10 SES 05 B, Parallel Paper Session
Parallel Paper Session
Although mentors are more likely to employ effective mentoring when prepared for the role, mentor preparation is rather underdeveloped and there is a need to know more about the impact of mentor programs (Hobson et al., 2008). Through this study we aim to deepen the understanding in this area, more specifically by examining if action research can serve as a way to empower mentors. Mentors, who are supposed to facilitate others' professional development, should be familiar with professional development from their own experience. Furthermore, the literature describes mentoring as different from teaching (Bullough, 2005; Jones, 2010). As a result, mentoring is something teachers need to be taught to perform in a professional way (Smith & Ulvik, 2010). The program examined in the current study aims to meet the needs for development and education by building on action research. The main research question is: How does action research function as a way to empower mentors in a mentor education program? We seek to learn more about how mentor students perceive action research and what they learn from it.
The concept action research is here understood as interplay between research on own practice and actual practice, a process that both impacts the actual practice and its theoretical understanding. It is a systematic investigation into own behavior (McNiff, 2002), where the researcher acts as object and subject for the study (Hopkins, 2008). Action research is a process in which the researcher, here the mentor, purposely searches for new answers and develops knowledge. Eraut (1994) describes this way of learning as the most advanced stage in professional development. The approach is based on the understanding that practitioners are capable of analyzing challenges and knowing where and how to look for solutions. They develop insights and knowledge which enable them to act autonomously and professionalize their work.
Action research has been used in teacher education in several countries as well as in induction programs to foster professional development and to empower beginning teachers (Ponte et al., 2004; Smith & Sela, 2005). In this study we seek to apply it to potentially enhance professional development among mentors.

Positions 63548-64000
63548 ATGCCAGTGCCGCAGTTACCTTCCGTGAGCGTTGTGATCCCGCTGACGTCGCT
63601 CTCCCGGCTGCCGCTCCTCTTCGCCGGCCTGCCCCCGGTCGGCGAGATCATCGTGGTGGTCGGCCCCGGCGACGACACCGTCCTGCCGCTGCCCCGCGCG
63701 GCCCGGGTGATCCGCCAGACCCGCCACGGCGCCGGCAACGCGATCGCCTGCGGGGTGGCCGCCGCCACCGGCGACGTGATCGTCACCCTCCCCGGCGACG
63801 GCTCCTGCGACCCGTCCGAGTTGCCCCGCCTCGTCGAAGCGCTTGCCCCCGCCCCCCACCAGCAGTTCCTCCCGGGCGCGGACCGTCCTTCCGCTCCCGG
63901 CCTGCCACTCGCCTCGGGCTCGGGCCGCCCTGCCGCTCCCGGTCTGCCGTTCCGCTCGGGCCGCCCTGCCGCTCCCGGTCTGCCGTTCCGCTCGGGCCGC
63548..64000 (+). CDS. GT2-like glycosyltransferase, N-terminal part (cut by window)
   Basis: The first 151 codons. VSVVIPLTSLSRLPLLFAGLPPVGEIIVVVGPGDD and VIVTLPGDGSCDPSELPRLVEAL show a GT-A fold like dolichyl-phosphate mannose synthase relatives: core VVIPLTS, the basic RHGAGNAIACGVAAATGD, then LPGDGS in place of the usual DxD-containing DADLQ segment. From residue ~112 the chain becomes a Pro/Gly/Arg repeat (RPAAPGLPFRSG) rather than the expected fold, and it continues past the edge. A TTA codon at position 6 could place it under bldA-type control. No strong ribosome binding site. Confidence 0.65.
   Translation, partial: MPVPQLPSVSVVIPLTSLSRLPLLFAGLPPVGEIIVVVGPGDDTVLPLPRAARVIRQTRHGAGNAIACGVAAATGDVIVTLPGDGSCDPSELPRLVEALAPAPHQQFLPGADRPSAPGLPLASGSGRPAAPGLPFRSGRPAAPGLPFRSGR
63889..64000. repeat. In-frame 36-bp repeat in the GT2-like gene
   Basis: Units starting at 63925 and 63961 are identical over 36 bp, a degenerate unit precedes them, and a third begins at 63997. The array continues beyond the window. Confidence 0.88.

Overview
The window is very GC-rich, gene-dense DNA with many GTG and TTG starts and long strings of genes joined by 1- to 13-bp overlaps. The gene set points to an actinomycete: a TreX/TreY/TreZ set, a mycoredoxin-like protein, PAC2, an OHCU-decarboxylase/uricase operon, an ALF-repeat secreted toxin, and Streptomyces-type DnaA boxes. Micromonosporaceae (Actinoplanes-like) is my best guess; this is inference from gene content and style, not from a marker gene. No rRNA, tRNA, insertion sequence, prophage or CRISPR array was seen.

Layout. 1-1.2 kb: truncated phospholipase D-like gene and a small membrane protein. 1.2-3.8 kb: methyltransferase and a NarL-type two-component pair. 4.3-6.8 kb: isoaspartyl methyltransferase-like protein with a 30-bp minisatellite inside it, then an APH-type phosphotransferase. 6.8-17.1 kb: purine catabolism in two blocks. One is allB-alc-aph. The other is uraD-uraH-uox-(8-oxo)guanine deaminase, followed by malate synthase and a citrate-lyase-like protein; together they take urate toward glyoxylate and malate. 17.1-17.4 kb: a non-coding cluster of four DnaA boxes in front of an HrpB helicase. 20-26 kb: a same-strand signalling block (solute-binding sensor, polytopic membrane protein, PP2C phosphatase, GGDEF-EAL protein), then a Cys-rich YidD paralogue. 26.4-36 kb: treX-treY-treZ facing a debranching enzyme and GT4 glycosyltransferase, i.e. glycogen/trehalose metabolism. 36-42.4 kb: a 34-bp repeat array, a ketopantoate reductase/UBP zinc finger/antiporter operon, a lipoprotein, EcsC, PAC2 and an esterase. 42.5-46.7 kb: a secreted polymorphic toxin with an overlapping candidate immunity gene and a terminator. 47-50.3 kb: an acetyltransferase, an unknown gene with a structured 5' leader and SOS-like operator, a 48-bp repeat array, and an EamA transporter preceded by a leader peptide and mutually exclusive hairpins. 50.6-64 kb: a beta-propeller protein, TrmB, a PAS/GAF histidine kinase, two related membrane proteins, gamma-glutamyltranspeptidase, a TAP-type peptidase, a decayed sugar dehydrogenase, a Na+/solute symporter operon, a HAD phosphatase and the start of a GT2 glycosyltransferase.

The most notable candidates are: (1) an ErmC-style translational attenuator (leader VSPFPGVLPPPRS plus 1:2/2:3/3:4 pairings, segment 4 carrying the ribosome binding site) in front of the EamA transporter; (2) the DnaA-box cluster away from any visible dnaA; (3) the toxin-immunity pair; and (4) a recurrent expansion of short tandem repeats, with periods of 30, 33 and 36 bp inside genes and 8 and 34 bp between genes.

The study was conducted in Norway at the University of Bergen (UoB) and investigates a mentor education program for teachers in upper secondary school. Since 2010, all new teachers in Norway are supposed to be offered mentoring, and to support this, the government has funded formal mentor education with academic credits. UoB offers two modules in their mentor education program, each with 15 ects. The first module consists of lectures, group work and practical exercises. The second module has a quite different structure and content, connected to action research, and includes a different group of participants. Less then half of the participants in module one move on to module two. Furthermore, some take a break between the two modules or attend the first module at other institutions. As a consequence we have chosen to study the modules separately and the current study focuses on the second module.
Bullough, R. V. (2005). Being and becoming a mentor: school-based teacher educators and teacher educator identity. Teaching and Teacher Education 21 :143–155. Hatch, A. (2002). Doing qualitative research in education settings. State University of New York Press. Hobson, A.J.; Ashby, P.; Malderez, A.; Tomlinson, P.D. (2008). Mentoring beginning teachers: What we know and what we don't. Teaching and Teacher Education, 25,207-216. Jones, M. (2010). The needs of mentors. In K. Smith & M. Ulvik, Veiledning av nye lærere. Nasjonale og internasjonale perspektiver. Oslo: Universitetsforlaget. McNiff, J. (2002) Action research for professional development, downloaded 21.4.10 http://www.jeanmcniff.com/booklet1.html Ponte, P., Beijard, D & Ax J. (2004). Don’t wait till the cows come home: action research and initial teacher education in three different countries. Teachers and Teaching: Theory and Practice, 10(6), 591 - 621. Smith, K. & Sela, O. (2005). Action Research as a bridge between pre-service teacher education and in-service professional development. The European Journal of Teacher Education, 28 (3), 293-311. Smith, K., & Ulvik, M. (2011). Mentoring Novice teachers – the Norwegian context. ISATT-conference; Porto, July. Ulvik, M.; & Sunde, E. (2011). The impact of mentor education. Does mentor education matter? European Conference on Educational Research; Berlin: Sept.
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